Of course, there are exceptions, for example:

        5. And finally, government procurement of technology has been a costly mess for many decades, worldwide, occasional improvements such as those during the Clinton Administration in the United States notwithstanding. And the cost is not just in money; with better knowledge management technology, the FBI might have connected dots to prevent the 9/11 attacks.

        Private-sector large-enterprise technology acquisition is no picnic either, but it’s a lot better than government’s. Government contracting procedures have got to be changed.

        Related links

        Comments

        2 Responses to “Political issues around big tech companies”

        1. Blaine Gaither on August 14th, 2019 2:48 pm

          I believe that no censorship should be allowed on systems that send data over the internet. I believe that users should be able to optionally be able to sign up for MULTIPLE filters to shape the results that they see. Filters should be available from non-vendor open sources. Thus you can select a filter from the Catholic church, the NRA, the ACLU or Planned Parenthood. No filter provider can be excluded and no charges can per levied by the content/search sites.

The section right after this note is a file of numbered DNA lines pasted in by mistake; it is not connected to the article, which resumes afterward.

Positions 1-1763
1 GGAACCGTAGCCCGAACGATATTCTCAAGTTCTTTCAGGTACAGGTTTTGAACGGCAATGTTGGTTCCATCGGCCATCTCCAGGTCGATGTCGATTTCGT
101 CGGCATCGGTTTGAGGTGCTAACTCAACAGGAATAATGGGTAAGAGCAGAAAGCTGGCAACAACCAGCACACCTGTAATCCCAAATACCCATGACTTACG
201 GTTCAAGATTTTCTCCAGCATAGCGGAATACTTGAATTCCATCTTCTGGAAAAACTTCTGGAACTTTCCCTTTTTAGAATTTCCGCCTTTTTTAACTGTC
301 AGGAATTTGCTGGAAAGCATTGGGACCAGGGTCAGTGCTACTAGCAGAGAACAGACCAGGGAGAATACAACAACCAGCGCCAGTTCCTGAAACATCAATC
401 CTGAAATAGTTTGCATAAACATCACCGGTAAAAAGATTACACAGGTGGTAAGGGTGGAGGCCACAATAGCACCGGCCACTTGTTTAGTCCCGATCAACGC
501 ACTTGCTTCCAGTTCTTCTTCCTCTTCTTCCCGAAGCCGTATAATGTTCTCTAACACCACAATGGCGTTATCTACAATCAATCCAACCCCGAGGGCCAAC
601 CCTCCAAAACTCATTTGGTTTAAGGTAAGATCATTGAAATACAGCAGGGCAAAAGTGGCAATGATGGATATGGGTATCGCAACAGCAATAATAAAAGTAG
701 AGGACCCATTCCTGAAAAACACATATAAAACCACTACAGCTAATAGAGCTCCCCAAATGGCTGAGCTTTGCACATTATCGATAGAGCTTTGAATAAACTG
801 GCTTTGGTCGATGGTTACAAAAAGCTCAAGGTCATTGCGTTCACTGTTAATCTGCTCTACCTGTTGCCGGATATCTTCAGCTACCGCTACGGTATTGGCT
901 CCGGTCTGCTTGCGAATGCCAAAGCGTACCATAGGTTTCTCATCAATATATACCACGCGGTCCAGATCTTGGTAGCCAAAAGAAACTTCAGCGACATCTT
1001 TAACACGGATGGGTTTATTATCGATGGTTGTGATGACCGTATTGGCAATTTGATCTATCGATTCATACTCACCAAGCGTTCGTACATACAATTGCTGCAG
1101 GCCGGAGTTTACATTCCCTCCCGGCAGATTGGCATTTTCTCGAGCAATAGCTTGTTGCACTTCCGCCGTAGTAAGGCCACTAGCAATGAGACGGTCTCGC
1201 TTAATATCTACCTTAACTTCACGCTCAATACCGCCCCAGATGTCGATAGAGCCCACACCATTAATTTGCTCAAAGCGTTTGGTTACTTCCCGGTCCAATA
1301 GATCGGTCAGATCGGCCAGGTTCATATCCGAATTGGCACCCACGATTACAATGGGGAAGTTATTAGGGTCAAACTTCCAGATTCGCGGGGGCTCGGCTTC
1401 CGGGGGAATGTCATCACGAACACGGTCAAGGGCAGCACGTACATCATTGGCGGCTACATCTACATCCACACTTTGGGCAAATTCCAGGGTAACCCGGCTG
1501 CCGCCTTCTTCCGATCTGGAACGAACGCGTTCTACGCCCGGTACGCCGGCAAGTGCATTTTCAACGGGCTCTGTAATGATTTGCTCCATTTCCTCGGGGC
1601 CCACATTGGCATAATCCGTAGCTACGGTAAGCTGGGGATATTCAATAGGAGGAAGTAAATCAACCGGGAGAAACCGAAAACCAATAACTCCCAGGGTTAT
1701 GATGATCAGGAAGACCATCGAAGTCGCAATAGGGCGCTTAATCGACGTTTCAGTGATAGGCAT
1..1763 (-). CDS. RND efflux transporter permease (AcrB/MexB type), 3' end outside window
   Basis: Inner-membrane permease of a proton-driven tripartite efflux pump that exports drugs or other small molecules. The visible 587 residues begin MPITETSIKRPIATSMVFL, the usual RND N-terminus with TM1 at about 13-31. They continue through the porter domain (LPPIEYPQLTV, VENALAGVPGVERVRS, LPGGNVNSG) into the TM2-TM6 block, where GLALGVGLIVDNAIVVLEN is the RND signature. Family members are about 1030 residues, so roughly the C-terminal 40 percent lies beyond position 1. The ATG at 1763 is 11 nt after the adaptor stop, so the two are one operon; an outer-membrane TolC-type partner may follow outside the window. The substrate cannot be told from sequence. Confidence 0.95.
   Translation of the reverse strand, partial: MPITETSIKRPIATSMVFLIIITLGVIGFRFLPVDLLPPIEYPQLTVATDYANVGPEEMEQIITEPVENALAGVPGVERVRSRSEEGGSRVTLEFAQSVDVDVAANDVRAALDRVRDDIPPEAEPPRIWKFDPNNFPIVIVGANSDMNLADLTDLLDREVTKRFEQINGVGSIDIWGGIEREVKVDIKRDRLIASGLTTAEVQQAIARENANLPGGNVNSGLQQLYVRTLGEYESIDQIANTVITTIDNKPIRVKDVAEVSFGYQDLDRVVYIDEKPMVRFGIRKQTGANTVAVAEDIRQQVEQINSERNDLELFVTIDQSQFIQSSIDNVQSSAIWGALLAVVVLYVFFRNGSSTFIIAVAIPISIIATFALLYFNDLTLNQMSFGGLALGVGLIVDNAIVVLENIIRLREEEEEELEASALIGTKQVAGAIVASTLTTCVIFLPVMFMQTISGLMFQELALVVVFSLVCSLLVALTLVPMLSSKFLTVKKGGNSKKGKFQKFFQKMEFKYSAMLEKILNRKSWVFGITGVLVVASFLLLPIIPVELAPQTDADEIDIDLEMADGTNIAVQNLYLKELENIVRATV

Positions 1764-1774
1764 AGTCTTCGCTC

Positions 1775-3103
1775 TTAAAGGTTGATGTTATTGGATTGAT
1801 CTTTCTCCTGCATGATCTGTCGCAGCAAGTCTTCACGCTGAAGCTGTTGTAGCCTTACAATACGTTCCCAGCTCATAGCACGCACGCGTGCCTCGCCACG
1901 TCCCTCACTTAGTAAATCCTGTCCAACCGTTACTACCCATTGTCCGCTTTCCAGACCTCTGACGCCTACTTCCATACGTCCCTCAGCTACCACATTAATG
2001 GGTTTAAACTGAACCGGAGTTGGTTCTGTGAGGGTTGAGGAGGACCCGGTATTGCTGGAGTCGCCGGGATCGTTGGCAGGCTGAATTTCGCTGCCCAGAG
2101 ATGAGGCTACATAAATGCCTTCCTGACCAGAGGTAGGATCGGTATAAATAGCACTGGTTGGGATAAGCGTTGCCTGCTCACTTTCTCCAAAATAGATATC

2. Manoj on February 23rd, 2020 12:09 pm

          nice article

        Leave a Reply




        Feed: DBMS (database management system), DW (data warehousing), BI (business intelligence), and analytics technology Subscribe to the Monash Research feed via RSS or email:

        Login

        Search our blogs and white papers

        Monash Research blogs

        User consulting

        Building a short list? Refining your strategic plan? We can help.

        Vendor advisory

        We tell vendors what's happening -- and, more important, what they should do about it.

        Monash Research highlights

        Learn about white papers, webcasts, and blog highlights, by RSS or email.

        <address id="dztnt"></address>

        <form id="dztnt"></form>
        <address id="dztnt"></address>

          <form id="dztnt"><nobr id="dztnt"><progress id="dztnt"></progress></nobr></form>

          <noframes id="dztnt">
          <form id="dztnt"></form>
          <form id="dztnt"></form>
          <form id="dztnt"></form>
          <form id="dztnt"></form>
          <noframes id="dztnt"><form id="dztnt"></form>

            <noframes id="dztnt"><address id="dztnt"><nobr id="dztnt"></nobr></address>

              <address id="dztnt"><form id="dztnt"></form></address>
              <form id="dztnt"><th id="dztnt"><th id="dztnt"></th></th></form>

              <em id="dztnt"><form id="dztnt"><nobr id="dztnt"></nobr></form></em>

              <noframes id="dztnt">

              education

              Buy a car

              search for

              Blog

              the weather

              Second-hand housing

              city

              news

              society